FDA investigation focuses on compounded drugs
The Food and Drug Administration is reminding horse owners and veterinarians of the potential dangers of compounded drugs. The agency issued an advisory on this topic after two lots of compounded combination drug products containing pyrimethamine and toltrazuril, which are used to treat equine protozoal myeloencephalitis, were associated with adverse events in 10 horses in early May.
The products were compounded by Wickliffe Pharmacy of Lexington, Kentucky. One lot was compounded as a paste and one as an oral suspension. All the products in these lots have been accounted for and are no longer in distribution, according to the FDA.
Agency testing has determined that one lot of product contained higher concentrations of pyrimethamine than the labeling indicated. Adverse events associated with high doses of pyrimethamine include seizures, fever, and death.
The FDA received reports of adverse events—including seizures, fever, and death—involving two horses in Kentucky and eight horses in Florida that were administered these products. Four horses had died or been euthanized, and six horses were recovering as of late May.
During the course of its investigation into the adverse reactions, the FDA became aware that high dosages of pyrimethamine may have been used by some practitioners with negative results. The usual dosage of pyrimethamine in horses is 1 mg/kg/d, which has been shown to be safe for the treatment of EPM in an FDA-approved combination product containing pyrimethamine and sulfadiazine. Other drugs that have been evaluated and approved by FDA for the treatment of EPM are ponazuril and diclazuril.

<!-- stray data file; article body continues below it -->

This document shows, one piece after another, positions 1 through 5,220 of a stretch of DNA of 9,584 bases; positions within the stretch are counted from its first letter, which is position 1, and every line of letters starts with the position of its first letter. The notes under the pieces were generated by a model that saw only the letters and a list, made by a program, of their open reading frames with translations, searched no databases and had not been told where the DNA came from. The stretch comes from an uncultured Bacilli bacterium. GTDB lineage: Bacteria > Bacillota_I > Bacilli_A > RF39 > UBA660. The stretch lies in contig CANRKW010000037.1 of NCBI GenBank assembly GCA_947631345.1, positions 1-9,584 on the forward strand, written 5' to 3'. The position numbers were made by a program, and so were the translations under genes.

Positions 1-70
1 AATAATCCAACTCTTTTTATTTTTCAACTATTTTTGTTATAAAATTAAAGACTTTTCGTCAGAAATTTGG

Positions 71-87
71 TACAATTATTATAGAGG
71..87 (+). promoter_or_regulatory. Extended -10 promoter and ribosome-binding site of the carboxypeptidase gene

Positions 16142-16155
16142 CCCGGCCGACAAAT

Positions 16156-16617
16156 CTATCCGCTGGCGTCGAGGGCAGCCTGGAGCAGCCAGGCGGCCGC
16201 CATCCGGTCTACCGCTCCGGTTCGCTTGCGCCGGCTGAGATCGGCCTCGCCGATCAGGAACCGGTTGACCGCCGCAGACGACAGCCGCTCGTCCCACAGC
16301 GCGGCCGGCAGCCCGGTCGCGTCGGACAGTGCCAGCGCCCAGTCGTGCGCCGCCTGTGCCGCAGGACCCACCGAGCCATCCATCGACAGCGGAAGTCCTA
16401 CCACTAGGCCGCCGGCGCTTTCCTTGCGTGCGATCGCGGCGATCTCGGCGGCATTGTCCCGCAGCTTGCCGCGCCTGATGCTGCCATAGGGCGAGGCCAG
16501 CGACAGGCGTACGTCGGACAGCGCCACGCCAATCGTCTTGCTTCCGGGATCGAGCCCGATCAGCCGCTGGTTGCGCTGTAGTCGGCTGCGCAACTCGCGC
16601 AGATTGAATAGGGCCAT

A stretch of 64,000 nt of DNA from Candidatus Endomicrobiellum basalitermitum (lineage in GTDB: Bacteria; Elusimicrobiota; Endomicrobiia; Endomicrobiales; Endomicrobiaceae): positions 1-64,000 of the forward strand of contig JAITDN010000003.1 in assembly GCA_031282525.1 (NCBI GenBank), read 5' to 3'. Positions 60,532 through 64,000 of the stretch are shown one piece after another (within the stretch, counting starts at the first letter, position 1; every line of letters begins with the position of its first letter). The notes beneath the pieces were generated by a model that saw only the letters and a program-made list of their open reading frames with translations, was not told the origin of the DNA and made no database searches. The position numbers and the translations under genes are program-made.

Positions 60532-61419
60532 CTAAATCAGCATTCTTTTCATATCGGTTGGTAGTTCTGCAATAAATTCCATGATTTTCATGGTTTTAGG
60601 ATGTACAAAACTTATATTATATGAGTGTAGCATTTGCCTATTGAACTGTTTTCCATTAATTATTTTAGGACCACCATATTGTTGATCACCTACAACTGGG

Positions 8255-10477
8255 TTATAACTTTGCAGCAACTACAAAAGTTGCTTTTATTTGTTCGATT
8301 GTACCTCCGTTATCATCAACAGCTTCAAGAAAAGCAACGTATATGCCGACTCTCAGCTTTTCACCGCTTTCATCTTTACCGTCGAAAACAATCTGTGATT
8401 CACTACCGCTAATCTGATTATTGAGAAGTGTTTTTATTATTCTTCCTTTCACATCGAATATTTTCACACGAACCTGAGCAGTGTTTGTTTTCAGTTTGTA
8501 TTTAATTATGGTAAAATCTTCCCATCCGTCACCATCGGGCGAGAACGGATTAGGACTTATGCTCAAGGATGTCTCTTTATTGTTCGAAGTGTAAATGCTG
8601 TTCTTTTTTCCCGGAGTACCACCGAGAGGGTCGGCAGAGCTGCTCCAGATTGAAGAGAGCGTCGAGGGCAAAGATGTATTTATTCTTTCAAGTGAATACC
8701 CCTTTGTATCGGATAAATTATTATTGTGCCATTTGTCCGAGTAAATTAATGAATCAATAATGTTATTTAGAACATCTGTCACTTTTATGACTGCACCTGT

The FDA’s advisory notice said that compounded combination products are not approved animal drugs. Additionally, toltrazuril is not approved for use in horses.
“In general, the FDA has serious concerns about unapproved animal drugs, including certain compounded animal drugs. These drugs are not evaluated by FDA and may not meet FDA’s strict standards for safety and effectiveness. Unapproved animal drugs also may not be labeled or advertised appropriately,” according to the advisory notice.
The FDA encourages horse owners and veterinarians to report to the agency any signs such as seizure, fever, or collapse in horses that might have received high dosages of pyrimethamine. Owners and veterinarians can report complaints about FDA-regulated animal drug products by calling the consumer complaint coordinator in their area or by filing a veterinary adverse drug reaction report. Information on reporting consumer complaints can be found here.
Related JAVMA content:
Unraveling the confounding world of compounding (March 1, 2013)